Friday, May 22, 2015
The stuff of good exposes | Last Word
An article on the front page of the San Antonio Express-News’ business section Tuesday was headlined:
“Bid front-runner made campaign contributions.”
The story disclosed that three members of the Kowalski family gave thousands of dollars in campaign contributions to the mayor and City Council members who would vote Thursday to award the family’s RK Group a contract worth more than a quarter of a billion dollars over the next 10 years.
The contract would renew the RK Group’s decades-long exclusive right to cater events at the city’s Convention Center.
The headline, together with its prominent placement, suggested an exposé.
And I love a good exposé. But the numbers disappoint.
It turned out San Antonio’s most successful caterer, Rosemary Kowalski, her son Greg and his wife Bekki, have given all of $11,000 and change to the mayor and council members – over a four-year period.
That’s less than a total of $3,000 a year.
The contributions included a total of $8,000 to four current members of City Council and $3,000 to Mayor Ivy Taylor.
Folks, in today’s political marketplace, any notion that less than $1,000 per council member can buy a quarter-of-a-billion contract is absurd.
Sure, this is a low-wage town, but even our $20-a-week council members don’t sell out that cheaply.
The fact is that the RK Group has over the years earned a great reputation for their ability to efficiently serve excellent and often very fancy meals to crowds ranging from the dozens to the thousands at the Convention Center.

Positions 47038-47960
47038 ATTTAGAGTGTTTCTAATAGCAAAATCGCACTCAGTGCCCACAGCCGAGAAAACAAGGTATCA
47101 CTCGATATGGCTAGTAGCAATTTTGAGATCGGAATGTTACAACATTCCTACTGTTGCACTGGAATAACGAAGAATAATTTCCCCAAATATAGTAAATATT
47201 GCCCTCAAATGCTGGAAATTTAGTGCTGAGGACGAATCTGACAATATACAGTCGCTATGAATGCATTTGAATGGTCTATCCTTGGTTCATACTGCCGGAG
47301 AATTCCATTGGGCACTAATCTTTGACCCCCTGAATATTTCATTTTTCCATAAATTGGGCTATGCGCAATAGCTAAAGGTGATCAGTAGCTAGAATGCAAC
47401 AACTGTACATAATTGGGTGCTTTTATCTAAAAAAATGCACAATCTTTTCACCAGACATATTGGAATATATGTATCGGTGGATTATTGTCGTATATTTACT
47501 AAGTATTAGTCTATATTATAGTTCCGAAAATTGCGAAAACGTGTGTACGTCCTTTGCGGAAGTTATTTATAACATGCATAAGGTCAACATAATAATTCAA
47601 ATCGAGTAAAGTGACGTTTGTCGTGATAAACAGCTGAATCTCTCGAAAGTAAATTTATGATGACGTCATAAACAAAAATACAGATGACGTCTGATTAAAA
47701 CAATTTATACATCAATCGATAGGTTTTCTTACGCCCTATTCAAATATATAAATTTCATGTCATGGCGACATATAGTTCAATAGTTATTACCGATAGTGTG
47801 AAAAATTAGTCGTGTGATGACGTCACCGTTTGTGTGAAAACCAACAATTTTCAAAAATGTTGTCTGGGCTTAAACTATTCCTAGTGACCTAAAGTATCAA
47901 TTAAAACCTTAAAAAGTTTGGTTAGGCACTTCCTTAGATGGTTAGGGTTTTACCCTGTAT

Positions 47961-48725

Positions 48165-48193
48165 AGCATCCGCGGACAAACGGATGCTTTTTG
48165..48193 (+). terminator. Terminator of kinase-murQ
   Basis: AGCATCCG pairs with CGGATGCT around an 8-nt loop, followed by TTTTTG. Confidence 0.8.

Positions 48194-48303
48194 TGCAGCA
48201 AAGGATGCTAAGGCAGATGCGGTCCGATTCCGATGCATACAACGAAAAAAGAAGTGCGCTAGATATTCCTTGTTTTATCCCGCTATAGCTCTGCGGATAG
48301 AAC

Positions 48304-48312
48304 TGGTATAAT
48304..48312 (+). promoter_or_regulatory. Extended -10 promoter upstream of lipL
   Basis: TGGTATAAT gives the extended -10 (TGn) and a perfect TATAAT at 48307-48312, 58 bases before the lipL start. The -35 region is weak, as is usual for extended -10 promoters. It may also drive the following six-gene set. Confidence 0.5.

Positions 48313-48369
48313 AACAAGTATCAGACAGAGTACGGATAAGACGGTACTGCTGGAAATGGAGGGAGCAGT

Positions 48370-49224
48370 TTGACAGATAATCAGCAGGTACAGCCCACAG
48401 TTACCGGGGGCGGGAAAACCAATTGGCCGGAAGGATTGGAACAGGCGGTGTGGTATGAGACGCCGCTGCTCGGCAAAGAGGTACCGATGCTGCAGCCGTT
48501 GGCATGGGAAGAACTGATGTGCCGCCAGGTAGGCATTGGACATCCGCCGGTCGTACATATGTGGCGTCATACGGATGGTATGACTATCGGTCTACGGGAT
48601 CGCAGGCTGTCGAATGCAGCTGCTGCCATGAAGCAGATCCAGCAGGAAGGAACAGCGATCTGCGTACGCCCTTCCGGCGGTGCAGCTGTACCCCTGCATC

A screening committee recently rated the RK Group considerably higher than a competing group, involving several local restaurateurs partnering with a 40,000-employee national firm called Centerplate.
As far as I can tell, Centerplate also has a good reputation.
Their clients include a number of convention centers and sports venues.
But if politicians have a local company that has been performing the job magnificently for decades, why would they take a chance on an outside firm, albeit with local partners?
That is what is driving the council’s decision to renew a contract that Rosemary Kowalski has held since 1971 – not the Kowalski family’s contributions.
In fact, you might wonder why, given the magnitude of the contract, the campaign contributions are so low.
Why would they be so cheap?
And why did they give to only five council members – less than the majority needed to win the contract?
The answer to the second question, according to a spokesman for the RK Group, is that the others didn’t ask.
Campaign contributions, at this level, are often closer to extortion than bribery.
The answer to the first question is that the contributions were so low because the city now has contribution limits of $1,000 per election cycle for the mayor and $500 for council members.
It wasn’t always that way.
Back in 2002, the tax-collection firm headed by the late Oliver Heard joined with the firm of Escamilla & Poneck to give then-Mayor Ed Garza $8,500 while being considered for a contract to collect overdue fines.
They gave amounts ranging from $1,000 to $3,250 to other council members.
Only later would we learn through federal indictments that a member of Heard’s firm had bribed two council members who didn’t get contributions.
The council voted for their firms, even though a staff analysis showed an offer from an Austin firm was much better for the city.
And, of course, there was the notorious 1988 police contract – the source of the current tensions between City Hall and the police union – signed when the union was the largest single contributor to the mayor and council.
Now those were the stuff of good exposes!